From Mainframe Computers to Virtual Reality: Q&A with Lee Anderson
In 1980, Lee Anderson (Architecture) was deep into his MArch thesis on fractals and design when he realized that in in order to generate graphics to represent his ideas, he’d need to learn computer programming. Anderson taught himself as much as he could, then reached out University of Minnesota experts in computer science, fine arts, and IT. His resulting thesis was the first presented using video, which caught the eye of Ralph Rapson, who recognized that computer graphics would become more and more important for architects.
Rapson asked if he’d like to start teaching, and since 1981, Anderson has taught generations of students in the School of Architecture how to use cutting-edge technology to refine and represent their designs, served as interim department head and associate dean for research, and led the development of our world-class Virtual Reality Design Lab.
In honor of his upcoming retirement, we asked Anderson what’s next for virtual reality (VR) and how it could transform design as we know it.
Could you talk us through the representation technologies that the School of Architecture has transitioned through during your tenure here?
So many that it’s difficult to describe!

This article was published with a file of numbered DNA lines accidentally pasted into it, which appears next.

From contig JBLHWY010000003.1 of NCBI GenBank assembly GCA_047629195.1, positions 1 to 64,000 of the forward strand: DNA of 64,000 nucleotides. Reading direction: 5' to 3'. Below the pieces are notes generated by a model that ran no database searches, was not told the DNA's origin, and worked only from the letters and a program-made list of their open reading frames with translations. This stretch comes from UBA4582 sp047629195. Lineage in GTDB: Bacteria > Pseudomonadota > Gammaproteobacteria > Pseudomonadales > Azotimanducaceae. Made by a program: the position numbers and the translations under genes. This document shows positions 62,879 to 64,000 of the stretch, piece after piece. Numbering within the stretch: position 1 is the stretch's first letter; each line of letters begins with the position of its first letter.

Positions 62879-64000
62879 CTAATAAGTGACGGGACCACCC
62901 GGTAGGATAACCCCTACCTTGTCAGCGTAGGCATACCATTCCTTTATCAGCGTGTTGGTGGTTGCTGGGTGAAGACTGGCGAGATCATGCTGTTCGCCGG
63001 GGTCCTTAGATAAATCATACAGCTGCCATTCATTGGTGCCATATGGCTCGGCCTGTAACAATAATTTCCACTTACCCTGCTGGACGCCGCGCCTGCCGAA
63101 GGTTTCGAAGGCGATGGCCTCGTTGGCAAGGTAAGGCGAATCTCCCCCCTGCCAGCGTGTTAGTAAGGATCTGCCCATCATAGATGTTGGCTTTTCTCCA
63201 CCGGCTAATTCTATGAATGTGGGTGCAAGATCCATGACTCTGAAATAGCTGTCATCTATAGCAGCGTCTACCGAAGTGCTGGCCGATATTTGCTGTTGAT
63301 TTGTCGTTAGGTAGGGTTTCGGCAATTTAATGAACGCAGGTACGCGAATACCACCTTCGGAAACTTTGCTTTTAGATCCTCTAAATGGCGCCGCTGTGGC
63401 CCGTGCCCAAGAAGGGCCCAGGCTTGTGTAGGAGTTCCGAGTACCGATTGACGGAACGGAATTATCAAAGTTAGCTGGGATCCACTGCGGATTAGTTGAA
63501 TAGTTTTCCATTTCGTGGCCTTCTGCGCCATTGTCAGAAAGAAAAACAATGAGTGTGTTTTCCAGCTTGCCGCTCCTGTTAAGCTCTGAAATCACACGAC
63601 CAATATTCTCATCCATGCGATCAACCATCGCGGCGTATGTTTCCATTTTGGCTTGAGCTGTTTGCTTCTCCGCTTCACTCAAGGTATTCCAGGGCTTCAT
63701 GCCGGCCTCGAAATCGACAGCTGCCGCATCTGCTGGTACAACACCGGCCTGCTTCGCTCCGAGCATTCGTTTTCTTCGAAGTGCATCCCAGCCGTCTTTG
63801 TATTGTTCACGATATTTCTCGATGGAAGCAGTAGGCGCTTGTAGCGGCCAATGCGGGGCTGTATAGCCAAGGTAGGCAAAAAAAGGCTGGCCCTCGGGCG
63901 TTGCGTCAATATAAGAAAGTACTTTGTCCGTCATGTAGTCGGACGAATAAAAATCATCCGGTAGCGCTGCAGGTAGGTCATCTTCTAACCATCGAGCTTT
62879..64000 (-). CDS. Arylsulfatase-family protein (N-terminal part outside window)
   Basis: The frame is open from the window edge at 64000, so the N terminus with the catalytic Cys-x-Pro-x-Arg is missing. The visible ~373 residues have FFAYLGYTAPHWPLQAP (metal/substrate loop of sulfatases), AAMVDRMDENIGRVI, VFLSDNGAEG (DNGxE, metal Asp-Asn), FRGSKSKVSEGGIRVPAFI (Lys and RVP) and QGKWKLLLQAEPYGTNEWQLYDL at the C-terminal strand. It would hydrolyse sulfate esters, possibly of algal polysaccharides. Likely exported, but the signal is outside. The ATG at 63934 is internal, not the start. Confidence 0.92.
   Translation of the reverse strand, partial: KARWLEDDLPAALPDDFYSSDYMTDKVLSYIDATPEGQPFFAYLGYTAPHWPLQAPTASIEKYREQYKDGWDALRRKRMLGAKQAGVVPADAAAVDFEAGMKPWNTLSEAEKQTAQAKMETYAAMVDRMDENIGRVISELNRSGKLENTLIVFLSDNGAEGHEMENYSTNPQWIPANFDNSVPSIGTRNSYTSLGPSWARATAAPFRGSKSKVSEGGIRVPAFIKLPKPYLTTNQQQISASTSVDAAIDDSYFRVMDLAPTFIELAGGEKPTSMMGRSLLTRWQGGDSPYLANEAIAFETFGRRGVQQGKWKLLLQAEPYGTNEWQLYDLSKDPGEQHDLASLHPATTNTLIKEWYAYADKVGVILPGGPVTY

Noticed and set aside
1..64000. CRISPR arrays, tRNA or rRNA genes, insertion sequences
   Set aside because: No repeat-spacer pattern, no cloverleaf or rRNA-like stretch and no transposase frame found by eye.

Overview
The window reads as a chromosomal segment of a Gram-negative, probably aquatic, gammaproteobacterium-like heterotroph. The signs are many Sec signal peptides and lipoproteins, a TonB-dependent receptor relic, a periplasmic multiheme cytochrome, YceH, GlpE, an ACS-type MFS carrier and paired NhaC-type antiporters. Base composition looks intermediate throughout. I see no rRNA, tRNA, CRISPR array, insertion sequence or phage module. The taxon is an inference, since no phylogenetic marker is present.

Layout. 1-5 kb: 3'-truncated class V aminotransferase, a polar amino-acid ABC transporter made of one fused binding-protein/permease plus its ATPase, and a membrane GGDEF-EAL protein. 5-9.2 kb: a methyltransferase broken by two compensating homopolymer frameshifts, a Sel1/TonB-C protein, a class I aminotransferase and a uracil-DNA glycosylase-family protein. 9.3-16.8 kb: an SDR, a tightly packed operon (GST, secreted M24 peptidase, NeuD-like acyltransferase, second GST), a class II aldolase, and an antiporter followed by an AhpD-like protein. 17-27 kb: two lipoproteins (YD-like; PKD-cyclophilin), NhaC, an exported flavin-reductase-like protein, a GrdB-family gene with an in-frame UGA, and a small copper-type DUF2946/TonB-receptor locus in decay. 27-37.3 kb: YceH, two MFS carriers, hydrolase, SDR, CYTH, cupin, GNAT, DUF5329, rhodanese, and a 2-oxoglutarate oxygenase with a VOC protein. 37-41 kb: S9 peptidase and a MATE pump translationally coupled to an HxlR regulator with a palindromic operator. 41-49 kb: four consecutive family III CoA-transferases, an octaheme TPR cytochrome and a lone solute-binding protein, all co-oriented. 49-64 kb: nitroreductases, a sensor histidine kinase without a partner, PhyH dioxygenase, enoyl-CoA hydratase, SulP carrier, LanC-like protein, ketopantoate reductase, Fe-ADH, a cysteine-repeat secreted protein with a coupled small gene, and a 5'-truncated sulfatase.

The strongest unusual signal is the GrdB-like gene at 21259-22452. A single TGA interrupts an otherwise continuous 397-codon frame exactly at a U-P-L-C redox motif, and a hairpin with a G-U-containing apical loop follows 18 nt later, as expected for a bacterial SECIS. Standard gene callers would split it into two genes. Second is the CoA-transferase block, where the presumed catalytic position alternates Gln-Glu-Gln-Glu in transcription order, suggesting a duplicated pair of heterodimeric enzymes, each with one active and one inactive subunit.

Initially, CAD. 2D drawing software was just coming in when I was hired in 1981. And at that time, we saw the beginning of the switch from mainframes to PCs, and very soon after the Macintosh. In the 90’s, being able to draw directly in 3D was something of a revolution. In the last five to 10 years, building information into modeling has had a big influence; it really caught on with Revit and MicroStation.
And now, virtual reality. It’s been around for a long time, but the hardware to be able to really do it has exploded in about the last three years. Today we’re at the cusp of making this hardware available at a reasonable price to just about anyone who wants to use it. This year is the edge.
So how do you think VR will transform the way architects work?
In my personal opinion, the emphasis on computer graphics such as SketchUp and Rhino has emphasized the exterior of a building. When you have a building sitting as a chunk on your screen, you understand it as a piece. That creates a tendency to think of a building as an object and design it as an object, and so form becomes the overarching consideration. And because we see form as surface, surface treatments become very prominent.
Now, virtual reality will still allow you to view the building as a model. But you can also put yourself inside of it one to one, and then your design considerations shift to: what do I see? Where am I? What kind of space am I designing? You’re thinking more about the space that you’re occupying, rather than an image of a chunk on the screen.
Orbit and zoom are very stiff, formal ways of changing a view. We have a much better understanding of things when we’re using our body to move our eyes. And virtual reality, you might say, reunites our eyes with our bodies in the way that we’re used to using them.